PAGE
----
It’s 5 a.m. The alarm clock rings. Outside it’s dark and there is no one on the street. On the previous day my fixer, Myako, told me that we needed to be at the entrance to the brewery around 5:45. That was the time the sake production would begin that year.
Some years ago I had watched the film ‘The Birth of Sake’. It documents a group of workers from a traditional brewery. It moved me so much that immediately I wanted some day to photograph the production process of that which is still Japan’s national drink.
Years later the opportunity presented itself. This was how I found myself in a cold November dawn waiting at the door to the shop which serves as the entrance to Juji Asahi brewery, in Izumo, Shimane prefecture. When they are fully functioning, it’s easy to identify a sake brewery. Just look for the sugidama. This big cedar ball is hung at the entrance when the production period begins, in November. It stays there during the whole process, until March, marking a place that is producing sake.
Eriko Terada, the person responsible for the brewery, gives us a warm welcome at the scheduled time. She then takes us to a temperature chamber where there are already four people working. There are several tasks that must be done when the rice is at a specific temperature.
Going from 4 degrees in the street to almost 40 inside the chamber is a considerable thermal shock. Even my photographic gear complains. The camera’s sensor starts to show a strange hue on some of the photos. Condensation forms on the lenses. The camera itself starts heating to a point where I can barely hold it in my hands. At times I have to stop the session, losing some photographable moments, so that things go back to normal. I had already lost a camera in this trip due to a malfunction. I couldn’t risk losing the only one I had on backup.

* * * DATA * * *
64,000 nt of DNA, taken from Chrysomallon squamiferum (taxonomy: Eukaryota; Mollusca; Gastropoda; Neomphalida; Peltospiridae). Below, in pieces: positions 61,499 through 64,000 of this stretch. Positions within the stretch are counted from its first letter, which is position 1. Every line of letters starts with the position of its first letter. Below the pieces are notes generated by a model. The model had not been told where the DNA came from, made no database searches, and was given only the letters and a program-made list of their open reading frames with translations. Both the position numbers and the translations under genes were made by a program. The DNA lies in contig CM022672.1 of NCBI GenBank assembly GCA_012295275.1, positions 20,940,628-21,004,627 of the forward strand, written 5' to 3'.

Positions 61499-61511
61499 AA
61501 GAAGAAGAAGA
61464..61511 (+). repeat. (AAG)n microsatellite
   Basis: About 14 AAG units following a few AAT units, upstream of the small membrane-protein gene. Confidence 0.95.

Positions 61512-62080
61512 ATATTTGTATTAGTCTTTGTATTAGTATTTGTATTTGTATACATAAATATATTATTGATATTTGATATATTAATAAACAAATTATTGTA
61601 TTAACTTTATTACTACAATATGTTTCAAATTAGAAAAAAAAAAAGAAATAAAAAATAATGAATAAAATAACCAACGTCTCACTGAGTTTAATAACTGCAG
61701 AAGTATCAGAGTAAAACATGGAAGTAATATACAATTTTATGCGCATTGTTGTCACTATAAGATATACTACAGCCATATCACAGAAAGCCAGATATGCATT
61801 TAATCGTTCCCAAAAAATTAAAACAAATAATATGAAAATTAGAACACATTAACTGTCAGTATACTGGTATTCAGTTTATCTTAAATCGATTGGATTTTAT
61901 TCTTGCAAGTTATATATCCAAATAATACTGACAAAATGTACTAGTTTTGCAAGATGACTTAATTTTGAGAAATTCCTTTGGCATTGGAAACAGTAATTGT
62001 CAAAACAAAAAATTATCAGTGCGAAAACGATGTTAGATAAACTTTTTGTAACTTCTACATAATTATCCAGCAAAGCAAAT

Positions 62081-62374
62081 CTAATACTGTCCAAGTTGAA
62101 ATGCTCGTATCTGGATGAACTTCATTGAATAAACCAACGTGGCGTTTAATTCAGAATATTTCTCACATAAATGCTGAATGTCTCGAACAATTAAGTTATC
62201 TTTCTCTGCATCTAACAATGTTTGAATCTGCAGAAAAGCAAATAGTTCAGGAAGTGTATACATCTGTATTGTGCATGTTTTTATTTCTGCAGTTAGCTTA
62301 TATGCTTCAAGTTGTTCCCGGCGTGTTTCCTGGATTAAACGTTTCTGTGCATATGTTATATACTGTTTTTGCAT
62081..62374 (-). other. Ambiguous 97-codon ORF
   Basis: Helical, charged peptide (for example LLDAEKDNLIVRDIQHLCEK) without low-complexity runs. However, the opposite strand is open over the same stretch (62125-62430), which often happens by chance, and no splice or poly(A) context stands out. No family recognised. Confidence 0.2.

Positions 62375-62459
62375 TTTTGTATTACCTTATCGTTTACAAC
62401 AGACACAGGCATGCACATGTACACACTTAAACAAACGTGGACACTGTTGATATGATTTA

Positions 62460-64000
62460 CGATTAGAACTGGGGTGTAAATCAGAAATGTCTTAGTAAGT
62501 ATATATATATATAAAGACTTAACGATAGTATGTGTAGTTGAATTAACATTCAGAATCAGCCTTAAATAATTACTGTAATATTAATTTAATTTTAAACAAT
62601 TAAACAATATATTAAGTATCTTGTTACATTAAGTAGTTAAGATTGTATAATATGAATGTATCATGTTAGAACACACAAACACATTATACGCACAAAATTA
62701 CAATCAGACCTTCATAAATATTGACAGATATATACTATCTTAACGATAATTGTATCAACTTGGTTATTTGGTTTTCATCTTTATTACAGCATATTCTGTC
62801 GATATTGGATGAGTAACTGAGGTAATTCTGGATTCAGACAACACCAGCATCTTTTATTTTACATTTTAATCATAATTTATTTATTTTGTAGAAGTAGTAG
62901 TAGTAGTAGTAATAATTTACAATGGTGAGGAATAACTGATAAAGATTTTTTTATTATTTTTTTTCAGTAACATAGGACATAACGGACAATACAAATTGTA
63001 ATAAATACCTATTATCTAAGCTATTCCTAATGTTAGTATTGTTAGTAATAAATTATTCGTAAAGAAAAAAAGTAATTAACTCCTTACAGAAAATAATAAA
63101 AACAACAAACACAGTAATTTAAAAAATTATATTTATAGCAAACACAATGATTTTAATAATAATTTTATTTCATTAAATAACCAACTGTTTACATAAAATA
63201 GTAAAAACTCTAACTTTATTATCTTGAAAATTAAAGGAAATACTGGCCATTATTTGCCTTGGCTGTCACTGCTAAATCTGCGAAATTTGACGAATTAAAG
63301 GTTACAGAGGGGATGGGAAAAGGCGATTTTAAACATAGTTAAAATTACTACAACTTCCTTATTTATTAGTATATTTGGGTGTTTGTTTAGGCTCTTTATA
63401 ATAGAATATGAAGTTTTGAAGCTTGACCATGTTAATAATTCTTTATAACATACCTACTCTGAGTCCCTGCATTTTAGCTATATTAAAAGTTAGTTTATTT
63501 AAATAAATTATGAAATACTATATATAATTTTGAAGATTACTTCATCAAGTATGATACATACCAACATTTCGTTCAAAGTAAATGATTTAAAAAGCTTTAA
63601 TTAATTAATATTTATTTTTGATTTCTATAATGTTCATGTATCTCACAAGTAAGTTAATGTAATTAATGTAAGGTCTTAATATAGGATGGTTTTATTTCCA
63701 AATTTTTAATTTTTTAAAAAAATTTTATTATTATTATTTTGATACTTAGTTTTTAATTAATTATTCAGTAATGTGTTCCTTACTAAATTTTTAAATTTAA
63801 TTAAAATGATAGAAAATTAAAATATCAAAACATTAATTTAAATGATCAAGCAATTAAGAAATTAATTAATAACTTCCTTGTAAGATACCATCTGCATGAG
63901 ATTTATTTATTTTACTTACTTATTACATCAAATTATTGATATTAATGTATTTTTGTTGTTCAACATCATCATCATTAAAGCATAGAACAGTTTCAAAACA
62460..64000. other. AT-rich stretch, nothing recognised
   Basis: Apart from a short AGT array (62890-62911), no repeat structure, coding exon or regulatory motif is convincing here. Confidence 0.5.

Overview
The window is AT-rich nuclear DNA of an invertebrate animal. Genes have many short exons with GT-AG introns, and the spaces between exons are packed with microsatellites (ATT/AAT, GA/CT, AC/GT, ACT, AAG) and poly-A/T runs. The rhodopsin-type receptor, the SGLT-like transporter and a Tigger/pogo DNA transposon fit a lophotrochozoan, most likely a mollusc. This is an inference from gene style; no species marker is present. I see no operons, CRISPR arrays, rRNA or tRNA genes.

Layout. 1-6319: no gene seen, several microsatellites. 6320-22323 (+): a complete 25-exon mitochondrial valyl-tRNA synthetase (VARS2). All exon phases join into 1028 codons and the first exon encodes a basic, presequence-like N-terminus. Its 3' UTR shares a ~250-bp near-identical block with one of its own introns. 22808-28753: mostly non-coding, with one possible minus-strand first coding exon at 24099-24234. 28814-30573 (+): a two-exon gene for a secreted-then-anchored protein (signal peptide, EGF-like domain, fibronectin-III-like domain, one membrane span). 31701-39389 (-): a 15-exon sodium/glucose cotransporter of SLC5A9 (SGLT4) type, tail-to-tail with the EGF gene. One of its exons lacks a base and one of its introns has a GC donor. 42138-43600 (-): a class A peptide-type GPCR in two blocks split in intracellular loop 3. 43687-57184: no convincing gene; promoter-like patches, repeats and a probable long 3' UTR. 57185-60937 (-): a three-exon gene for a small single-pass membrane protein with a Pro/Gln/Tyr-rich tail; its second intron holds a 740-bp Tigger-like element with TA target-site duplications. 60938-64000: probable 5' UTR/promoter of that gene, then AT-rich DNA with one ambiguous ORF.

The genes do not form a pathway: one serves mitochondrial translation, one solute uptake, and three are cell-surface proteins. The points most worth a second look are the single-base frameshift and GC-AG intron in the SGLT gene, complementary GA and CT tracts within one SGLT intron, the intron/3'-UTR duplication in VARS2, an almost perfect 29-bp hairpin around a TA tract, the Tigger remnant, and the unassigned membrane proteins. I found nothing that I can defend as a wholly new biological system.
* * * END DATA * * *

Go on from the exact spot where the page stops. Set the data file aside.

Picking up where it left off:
Juji Asahi brewery works mainly with local producers. Rice comes from fields in the mountains of Izumo and Okuizumo. The water, that should be as pure as possible, comes from the Kitayama mountain range, north of the city. In Japanese consciousness, Izumo has always had a deep connection to mythology. Here is the oldest known Shinto shrine in Japan, Izumo-taisha, which is over one thousand years old. Here, every Autumn, a festival takes place to welcome and honor Shinto Gods, as they return to Japan for a week. Maybe because of this connection, the Touji (the brewery’s master artisan responsible for guaranteeing the production of sake according to traditional methods) offers the first cooked rice ball of the year to a small Shinto shrine. A sort of thanks to the Gods for the quality of the ingredients they provide, and also a prayer so that this year’s production is successful.
In the following two days, I visit the brewery more times in order to continue to photograph the process. It’s not enough time, but still I am able to observe some of the most important phases, like boiling rice in huge vats and applying koji. These are the spores of the fungus Aspergillus Oryzae, which are barely visible with a naked eye, yet are so important to start the fermentation process.
Three days is very little to photograph the production of sake in its entirety. Especially in November when the rice is being prepared for the first batch. In January it might be enough, because there are different batches going through different stages of the process. Anyway, I try to use the time as best as I can, and I hope one day I can return to document the process completely.